[private] Some people suggest, mostly islanders and some foreigners, that Tegucigalpa and Central Government has done nothing for the Bay Islands, and is just sucking taxes out of the island businesses. That is simply just not true. The reality is much more complicated.
While the relationship between the Bay Islands and Tegucigalpa is dysfunctional at best, still the island department is not alone as Honduras is full of neglected areas and departments. There are plenty of places in Honduras that had no Central Government interest or investment whatsoever. Departments such as Lempira or Gracias a Dios have no paved roads whatsoever, and no chances of getting attention of Central Government except for an occasional drug bust.
Over the past several decades the Honduran Central Government has contributed some major infrastructure to Bay Islands. The first roads were paved in the 1980s. The 1990s were a decade where the Honduran Central Government invested in Bay Islands the most: all three islands received a paved airport landing strip, Roatan got an airport, a cruise ship dock in Coxen Hole, a road from West Bay to Oak Ridge. In brief, contribution of mainland government depended on the time, president in power and financial situation of the country. It also depended on the ability of Bay Islands’ congressmen to lobby the government to invest here.
Some people expected renewed Central Government interest in Bay Islands as the current president is a cousin of Roatan’s mayor. That did not happen and likely will not. During the presidency of Pepe Lobo, its best and most productive first two-and-a-half years, almost nothing was done in the Bay Islands. “There was money in the bank. We [Honduras] were broke,” said Congressman Silvestri arguing that president Pepe Lobo’s government spent the first two years reestablishing the country’s position in the international arena.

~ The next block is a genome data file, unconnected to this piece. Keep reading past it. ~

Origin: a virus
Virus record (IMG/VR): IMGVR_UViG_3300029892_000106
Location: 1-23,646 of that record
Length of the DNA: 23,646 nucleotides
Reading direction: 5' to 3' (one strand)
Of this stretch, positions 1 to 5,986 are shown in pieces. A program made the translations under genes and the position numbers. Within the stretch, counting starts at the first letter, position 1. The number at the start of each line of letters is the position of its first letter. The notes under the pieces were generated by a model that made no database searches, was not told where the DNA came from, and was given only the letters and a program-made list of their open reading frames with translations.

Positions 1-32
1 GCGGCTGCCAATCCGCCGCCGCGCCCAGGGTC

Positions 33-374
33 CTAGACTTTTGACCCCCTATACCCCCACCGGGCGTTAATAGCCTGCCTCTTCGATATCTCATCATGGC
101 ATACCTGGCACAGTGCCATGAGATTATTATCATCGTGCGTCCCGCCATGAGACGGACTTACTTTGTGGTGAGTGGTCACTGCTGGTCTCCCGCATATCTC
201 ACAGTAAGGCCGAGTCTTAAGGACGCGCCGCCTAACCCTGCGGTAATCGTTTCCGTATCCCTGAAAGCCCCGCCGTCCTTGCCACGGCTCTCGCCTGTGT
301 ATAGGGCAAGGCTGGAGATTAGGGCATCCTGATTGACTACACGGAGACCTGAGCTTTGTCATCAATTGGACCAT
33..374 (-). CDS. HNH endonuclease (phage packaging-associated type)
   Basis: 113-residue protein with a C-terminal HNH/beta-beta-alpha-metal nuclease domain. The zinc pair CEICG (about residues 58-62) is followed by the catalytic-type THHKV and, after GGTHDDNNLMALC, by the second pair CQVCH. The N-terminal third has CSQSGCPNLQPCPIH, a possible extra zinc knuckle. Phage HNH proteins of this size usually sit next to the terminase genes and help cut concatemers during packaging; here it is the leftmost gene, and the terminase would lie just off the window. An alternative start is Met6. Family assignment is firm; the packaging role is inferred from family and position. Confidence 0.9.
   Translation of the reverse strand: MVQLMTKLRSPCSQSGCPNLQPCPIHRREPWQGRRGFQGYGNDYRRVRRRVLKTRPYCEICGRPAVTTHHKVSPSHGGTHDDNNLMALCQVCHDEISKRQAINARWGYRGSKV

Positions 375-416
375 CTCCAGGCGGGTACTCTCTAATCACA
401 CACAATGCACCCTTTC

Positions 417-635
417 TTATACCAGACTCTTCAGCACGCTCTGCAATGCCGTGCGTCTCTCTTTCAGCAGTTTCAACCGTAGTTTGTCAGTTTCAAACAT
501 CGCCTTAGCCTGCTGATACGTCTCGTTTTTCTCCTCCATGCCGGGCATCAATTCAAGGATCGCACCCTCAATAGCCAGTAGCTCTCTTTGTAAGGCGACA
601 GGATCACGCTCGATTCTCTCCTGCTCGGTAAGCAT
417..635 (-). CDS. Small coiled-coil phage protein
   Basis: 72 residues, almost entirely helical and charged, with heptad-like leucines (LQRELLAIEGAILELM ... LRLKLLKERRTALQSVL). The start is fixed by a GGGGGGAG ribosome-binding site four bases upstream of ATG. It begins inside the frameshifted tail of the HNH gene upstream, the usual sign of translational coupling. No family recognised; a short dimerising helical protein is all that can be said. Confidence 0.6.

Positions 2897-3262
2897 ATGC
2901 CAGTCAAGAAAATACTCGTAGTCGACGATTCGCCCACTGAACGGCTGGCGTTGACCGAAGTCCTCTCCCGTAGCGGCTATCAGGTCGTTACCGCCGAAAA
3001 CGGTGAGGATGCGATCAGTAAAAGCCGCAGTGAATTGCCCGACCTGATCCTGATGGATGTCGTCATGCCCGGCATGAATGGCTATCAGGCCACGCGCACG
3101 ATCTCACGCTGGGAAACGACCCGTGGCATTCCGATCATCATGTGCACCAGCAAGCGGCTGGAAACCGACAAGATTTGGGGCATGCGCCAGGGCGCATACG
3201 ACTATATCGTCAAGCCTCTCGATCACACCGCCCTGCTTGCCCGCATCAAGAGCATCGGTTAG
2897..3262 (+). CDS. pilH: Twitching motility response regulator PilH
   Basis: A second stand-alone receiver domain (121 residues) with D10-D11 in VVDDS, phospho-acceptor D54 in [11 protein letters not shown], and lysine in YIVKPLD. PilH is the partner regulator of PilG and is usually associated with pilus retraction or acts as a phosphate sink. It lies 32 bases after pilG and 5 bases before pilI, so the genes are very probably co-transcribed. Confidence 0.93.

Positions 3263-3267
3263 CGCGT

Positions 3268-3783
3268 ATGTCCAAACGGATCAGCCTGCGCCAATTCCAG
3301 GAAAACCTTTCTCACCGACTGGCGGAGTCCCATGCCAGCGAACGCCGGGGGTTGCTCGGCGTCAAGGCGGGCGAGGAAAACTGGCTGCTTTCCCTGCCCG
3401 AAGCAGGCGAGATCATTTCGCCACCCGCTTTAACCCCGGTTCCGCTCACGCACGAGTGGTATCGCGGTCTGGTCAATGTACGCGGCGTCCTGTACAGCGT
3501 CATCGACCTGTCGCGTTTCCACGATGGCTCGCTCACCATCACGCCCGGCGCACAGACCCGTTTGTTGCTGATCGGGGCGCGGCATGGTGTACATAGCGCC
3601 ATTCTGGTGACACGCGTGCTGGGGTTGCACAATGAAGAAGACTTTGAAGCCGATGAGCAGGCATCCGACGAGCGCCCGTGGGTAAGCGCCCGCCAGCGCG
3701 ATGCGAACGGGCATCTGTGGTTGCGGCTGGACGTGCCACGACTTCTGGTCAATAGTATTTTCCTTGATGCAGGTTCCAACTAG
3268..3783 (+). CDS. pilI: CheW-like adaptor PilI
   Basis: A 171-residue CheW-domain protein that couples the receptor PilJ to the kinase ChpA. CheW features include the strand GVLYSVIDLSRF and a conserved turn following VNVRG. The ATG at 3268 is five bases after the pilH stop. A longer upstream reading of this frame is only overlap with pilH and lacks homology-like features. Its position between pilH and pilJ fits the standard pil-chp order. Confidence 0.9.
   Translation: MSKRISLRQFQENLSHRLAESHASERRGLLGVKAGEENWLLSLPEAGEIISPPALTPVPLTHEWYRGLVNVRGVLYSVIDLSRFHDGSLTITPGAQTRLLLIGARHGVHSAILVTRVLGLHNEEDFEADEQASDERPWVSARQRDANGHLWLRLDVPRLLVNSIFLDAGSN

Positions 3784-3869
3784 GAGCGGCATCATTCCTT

Another myth and blame game repeated all around the island is that in the Bay Islands “mainlanders are only thieves, robbers, and unskilled laborers.” Another overlooked contribution of mainland Honduras to the Bay Islands is the hundreds of professionals that moved here with their university degrees and will to work: lawyers, banker, engineers, educators, doctors and managers. Many mainlanders also are doing jobs no islander wants: they are operating garbage dumps, sweeping streets, painting cars, etc.
Islanders are not victims of mainland Honduras, but if anything of their own greed and short sightedness. The greatest influx of unskilled mainland laborers came here because island businessmen wanted to keep their employee costs down, and were unwilling to spend the time and effort educating and training islanders to do these jobs.
Tegucigalpa, while intermittently, also provides salaries for all public teachers, and all medical staff working on the island. The Central Government paid for the construction of most public schools, hospitals, police stations and many health centers around the Bay Islands. I’ve seen many an islander traveling to Tegucigalpa to receive surgery, courtesy of the Honduran health care system. Few people know that all Honduran municipalities receive a quarterly, five percent national budget subsidy based on their population.
Other than looking of how else to blame Central Government for their situation, islanders need to take responsibility for charting their own course into the future. That is increasingly important as today islanders are already a minority in their island department. Most of people living in the Bay Islands today have been born on the mainland of Honduras. [/private]